Another thing to remember is that a team owner can change a sensitivity label and by doing so, could allow guest members back into the team. Once again, PowerShell can help by monitoring changes to sensitivity labels and reverting to the original label if necessary. You should check that the proper sensitivity labels are in place periodically.

If your tenant doesn’t support sensitivity labels, you can still block guest access by updating properties of the underlying Microsoft 365 group. For instance, let’s assume you want to block guest access to a team called Practical 365 Editorial. We could this with the following PowerShell commands:

$ObjectId = (Get-UnifiedGroup -Identity “Practical 365 Editorial”).ExternalDirectoryObjectId
$Template = Get-AzureADDirectorySettingTemplate | ? {$_.DisplayName -eq "Group.Unified.Guest"}
$Setting = $Template.CreateDirectorySetting()
$Setting["AllowToAddGuests"] = $False
New-AzureADObjectSetting -TargetType Groups -TargetObjectId $Objectid -DirectorySetting $Setting

Assigning a sensitivity label to control guest access updates the group properties in the same manner.

Control What Guests Do

The Guest access section of the Teams admin center includes the ability to turn guest access off for all teams. But if the tenant permits guest access for some teams, you might want to control what guests can do. Some of the available controls (Figure 4) are relatively unimportant (like allowing guests to use stickers and Gifs in conversations). Others are worth more discussion.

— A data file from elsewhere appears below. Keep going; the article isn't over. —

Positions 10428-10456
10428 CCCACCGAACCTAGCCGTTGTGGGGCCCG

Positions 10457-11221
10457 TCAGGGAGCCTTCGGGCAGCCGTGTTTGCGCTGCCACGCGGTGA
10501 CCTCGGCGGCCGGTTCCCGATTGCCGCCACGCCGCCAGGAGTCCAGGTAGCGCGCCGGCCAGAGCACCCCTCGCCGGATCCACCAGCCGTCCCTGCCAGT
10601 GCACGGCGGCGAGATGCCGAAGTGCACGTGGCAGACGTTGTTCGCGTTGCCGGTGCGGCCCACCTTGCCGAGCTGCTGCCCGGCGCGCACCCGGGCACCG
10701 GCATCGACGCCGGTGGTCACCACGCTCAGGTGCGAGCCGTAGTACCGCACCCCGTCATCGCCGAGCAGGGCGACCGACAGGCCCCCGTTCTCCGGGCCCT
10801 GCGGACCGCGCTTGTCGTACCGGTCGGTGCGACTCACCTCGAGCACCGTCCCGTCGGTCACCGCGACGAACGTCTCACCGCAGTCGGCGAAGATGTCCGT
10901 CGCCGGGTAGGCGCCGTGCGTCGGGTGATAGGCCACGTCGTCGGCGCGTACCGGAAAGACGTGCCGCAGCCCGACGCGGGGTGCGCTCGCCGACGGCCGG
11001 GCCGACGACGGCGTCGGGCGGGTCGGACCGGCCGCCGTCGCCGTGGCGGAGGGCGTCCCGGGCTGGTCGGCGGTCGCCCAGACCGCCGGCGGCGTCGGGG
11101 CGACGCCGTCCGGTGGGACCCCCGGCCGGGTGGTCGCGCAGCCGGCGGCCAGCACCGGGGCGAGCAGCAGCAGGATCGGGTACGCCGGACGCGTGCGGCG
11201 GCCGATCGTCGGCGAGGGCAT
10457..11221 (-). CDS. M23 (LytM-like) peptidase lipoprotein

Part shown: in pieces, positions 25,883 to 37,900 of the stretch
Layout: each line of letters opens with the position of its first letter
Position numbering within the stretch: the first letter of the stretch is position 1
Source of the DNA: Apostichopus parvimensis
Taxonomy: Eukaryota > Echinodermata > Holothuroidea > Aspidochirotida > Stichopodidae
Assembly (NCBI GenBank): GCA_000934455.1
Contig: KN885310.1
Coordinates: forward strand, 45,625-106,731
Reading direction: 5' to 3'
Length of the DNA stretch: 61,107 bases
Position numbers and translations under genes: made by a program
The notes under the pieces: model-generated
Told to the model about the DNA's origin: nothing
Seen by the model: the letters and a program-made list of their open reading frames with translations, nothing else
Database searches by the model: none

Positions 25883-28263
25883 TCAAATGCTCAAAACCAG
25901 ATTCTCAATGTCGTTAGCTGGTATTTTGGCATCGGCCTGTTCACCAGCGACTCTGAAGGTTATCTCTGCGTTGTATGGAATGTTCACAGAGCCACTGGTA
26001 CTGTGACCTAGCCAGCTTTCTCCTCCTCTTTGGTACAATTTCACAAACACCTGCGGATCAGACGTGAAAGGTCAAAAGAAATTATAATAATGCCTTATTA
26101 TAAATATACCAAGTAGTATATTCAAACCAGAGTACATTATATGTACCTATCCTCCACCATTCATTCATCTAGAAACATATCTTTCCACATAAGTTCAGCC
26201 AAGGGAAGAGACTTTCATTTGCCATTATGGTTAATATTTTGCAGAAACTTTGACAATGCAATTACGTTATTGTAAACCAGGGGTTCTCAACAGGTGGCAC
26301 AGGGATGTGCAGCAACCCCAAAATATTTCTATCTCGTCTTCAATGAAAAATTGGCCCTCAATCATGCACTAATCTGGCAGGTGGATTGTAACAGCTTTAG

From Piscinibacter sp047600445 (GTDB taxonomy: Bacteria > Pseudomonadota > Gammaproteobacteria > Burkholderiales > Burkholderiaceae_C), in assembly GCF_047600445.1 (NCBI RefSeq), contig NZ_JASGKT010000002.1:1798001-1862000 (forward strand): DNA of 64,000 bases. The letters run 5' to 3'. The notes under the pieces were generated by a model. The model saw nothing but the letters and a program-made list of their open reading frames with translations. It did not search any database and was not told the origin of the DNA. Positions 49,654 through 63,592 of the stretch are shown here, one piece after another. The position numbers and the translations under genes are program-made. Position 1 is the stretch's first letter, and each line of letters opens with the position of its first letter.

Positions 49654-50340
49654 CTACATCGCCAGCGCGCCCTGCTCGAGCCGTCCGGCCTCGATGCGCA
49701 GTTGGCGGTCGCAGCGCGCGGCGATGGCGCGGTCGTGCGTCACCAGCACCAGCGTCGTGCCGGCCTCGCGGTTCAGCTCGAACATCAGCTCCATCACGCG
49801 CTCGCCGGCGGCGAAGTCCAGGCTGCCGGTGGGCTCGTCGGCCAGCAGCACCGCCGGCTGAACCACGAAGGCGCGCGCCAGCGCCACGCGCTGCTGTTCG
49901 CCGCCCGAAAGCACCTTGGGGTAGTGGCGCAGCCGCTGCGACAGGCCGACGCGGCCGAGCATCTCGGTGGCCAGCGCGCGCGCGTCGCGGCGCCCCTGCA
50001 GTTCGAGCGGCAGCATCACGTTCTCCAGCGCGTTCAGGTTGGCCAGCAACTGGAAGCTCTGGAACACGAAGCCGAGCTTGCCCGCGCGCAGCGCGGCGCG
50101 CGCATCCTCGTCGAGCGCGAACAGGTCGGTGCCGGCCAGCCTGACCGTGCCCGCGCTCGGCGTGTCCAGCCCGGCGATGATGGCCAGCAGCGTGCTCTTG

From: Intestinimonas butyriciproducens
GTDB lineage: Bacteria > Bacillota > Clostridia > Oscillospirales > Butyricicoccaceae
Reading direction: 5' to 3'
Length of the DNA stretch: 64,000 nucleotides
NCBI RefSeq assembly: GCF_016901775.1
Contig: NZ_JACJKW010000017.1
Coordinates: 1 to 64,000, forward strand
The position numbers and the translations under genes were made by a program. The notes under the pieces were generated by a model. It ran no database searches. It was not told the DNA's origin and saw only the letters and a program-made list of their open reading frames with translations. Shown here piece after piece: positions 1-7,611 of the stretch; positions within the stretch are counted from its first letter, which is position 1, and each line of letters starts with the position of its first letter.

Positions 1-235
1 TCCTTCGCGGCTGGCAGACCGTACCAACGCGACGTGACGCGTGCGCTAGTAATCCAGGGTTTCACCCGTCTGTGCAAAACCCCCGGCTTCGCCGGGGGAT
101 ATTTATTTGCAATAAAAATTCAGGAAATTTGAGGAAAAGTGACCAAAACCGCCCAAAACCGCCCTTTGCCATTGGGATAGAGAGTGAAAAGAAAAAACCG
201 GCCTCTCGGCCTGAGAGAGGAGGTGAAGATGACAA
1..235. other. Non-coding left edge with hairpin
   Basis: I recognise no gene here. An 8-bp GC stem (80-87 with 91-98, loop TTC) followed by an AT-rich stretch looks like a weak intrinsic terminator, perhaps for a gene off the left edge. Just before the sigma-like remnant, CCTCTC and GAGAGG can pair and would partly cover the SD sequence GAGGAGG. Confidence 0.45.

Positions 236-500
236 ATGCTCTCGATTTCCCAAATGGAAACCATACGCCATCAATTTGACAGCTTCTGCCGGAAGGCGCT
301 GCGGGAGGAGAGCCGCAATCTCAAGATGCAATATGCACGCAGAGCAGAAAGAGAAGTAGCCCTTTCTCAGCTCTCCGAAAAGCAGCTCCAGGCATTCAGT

Guest settings in the Teams admin center
Figure 4: Guest settings in the Teams admin center

For instance, do you want guests to be able to chat with tenant users or confine them to channel conversations? Will you allow guests to edit their own sent messages (please do!). And can they delete messages and chats (maybe not). There’s no harm in starting off with all controls enabled and throttling back later if you encounter problems.

Remove Inactive Guests

In another article, I cover the need to look for and remove inactive guests. People invite guests to join teams for a myriad of reasons. Some memberships are enduring and remain active over long periods. Some members are transitory and cease activity after just a day or so. It all depends on why an external person joined a team and what function they served once a member.